Elletaria cardamomum Maton
Botanical Name: Elettaria cardamom Maton.
Synonyms: Elettaria brachycalyx S.Sakai & Nagam.
Species: E. cardamomum
Local Name: Choti ilaichi
Sindhi name: Nando Photo
English name: Cardamom
Part used: Seeds
E. cardamomum is a tall herbaceous perennial plant. Rhizomes are thick and stem is erect with pointed leaves. Flowers are white in color. Seeds are small, brown-black in color and are pungent, warm and aromatic. Fruit is trilocular capsule.1,2
E. cardamomum is found in all over the world including Bangladesh, Bhutan, Srilanka, India, Indonesia, Nepal, and Pakistan.2,3
Ethnomedicinal Uses in Skin Diseases:
Boiled mixture of E. cardamomum, sheep, and candy sugar is drink for the 3 days for the treatment of measles in District Mirpurkhas, Sukkur, Ghotki, Thatta, and Tando Muhammad Khan (Sindh).
Major constituents of E.Cardamomum are 1, 8-cineole and alpha-terpinylacetate, limonene, alpha-terpineol, sabinene, and linalool. Seed contains terpineol and acetylterpineol. It also contains palmatic acid, oleic acid, linoleic acid, linolenic acid, alpha-tocopherol, desmosterol, and campesterol.4 Oil contain β-sitosterol.3 Plant also contains citronellol, nerol, geraniol, methyl eugenol, and trans-nerolidol.5
Medicinal Uses and Pharmacological/Scientific Studies
A seed of E.Cardamomum is used for the treatment of nausea, vomiting, motion sickness, and pyrosis. It is reported that snuffing fine powder before going to bed is beneficial for hysteria, rhinitis, mental depression, and lack of memory.1 Oil possessed expectorant, antispasmodic, and antiseptic properties, and used for the treatment of flatulence, loss of appetite, colic, bronchitis, coughs, fatigue, and asthma.4,5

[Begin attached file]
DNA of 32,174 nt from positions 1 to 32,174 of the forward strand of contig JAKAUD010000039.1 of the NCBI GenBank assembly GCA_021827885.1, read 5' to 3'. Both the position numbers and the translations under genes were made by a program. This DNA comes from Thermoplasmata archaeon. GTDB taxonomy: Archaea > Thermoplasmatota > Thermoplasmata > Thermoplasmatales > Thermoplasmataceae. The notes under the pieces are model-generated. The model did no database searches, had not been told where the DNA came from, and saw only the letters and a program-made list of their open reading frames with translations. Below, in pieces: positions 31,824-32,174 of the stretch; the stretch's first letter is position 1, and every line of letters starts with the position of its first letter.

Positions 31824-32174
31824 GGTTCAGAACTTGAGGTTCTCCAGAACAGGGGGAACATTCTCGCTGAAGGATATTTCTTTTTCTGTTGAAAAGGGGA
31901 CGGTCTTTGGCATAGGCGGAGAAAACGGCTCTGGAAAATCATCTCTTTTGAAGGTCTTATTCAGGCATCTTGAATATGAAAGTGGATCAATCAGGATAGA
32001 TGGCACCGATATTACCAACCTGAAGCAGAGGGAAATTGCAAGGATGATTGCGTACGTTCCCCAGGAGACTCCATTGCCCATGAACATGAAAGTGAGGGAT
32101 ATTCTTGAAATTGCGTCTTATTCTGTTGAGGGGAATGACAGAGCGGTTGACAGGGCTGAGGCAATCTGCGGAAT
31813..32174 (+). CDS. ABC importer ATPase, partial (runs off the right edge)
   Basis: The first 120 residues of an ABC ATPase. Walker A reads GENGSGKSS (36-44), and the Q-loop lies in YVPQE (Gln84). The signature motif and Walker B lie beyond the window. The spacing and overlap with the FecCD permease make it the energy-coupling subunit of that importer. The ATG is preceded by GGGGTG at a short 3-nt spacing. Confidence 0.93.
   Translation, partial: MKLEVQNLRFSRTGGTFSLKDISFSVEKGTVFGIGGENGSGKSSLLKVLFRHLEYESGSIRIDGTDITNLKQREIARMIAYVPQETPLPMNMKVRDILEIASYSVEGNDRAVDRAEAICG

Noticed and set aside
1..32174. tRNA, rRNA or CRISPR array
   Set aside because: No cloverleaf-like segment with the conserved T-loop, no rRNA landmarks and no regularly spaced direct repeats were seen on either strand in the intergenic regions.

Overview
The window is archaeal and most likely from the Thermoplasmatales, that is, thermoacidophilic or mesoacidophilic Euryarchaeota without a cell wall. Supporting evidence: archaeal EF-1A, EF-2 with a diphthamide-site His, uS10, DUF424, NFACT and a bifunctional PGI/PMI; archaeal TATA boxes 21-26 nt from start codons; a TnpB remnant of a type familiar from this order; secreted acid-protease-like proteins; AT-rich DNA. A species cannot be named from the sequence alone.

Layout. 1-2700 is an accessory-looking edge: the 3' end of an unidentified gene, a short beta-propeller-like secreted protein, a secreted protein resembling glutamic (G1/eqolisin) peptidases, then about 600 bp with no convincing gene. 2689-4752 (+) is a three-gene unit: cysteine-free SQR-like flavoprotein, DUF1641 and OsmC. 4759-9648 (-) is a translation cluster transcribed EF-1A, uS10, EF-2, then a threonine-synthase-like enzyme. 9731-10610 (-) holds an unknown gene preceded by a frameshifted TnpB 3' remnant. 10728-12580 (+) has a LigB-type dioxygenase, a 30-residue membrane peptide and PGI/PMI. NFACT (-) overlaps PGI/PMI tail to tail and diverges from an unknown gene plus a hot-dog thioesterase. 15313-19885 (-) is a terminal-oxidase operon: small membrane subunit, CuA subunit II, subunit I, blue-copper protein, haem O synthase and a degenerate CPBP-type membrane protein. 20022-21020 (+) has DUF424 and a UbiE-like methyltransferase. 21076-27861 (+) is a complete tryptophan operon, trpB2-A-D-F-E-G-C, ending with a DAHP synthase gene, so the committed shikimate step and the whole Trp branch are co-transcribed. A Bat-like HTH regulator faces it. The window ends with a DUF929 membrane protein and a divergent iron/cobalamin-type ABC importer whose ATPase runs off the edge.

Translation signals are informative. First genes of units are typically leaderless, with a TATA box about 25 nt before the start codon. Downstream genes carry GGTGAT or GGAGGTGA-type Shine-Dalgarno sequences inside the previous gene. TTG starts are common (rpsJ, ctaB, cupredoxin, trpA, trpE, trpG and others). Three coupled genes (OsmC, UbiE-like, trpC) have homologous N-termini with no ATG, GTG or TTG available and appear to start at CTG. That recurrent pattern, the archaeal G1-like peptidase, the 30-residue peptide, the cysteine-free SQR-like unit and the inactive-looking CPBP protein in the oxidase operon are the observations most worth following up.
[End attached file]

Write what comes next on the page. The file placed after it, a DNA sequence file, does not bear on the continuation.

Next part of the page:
Seeds possessed cooling, stimulant, carminative, stomachic, diuretic, cardiotonic, and abortifacient properties.6 It has been reported that the plant possessed sedative, antibacterial, anticonvulsant, antioxidant, antiinflamatory, analgesic, antispasmodic, Insecticidal, gastroprotective, and hypoglycemic properties. 7
- Pullaih, T. (2006). “Encyclopedia of World Medicinal Plants”. Publisher, Regency Publications New Delhi, India.2 p: 856.
- Ali, M. (2007). “Textbook of Pharmacognosy”. CBS Publishers and Distributors, New Delhi. Second p: 206.
- Khare, C.P. (2007). “Indian Medicinal Plants”. Springer publication, New York U.S.A. p: 234-235.
- Korikanthimathm, V. S., Prasath, D., and Rao, G. (2000). “Medicinal Properties of Cardamom Elettaria Cardamomum”. Journal of Medicinal and Aromatic Crops, 22 (4A), p: 685-685.
- Sharma, S., Sharma, J., and Kaur, G. 2011). “Therapeutic Uses of Elettaria Cardamom”. International Journal of Drug Formulation and Research, 2(6). p:102-108.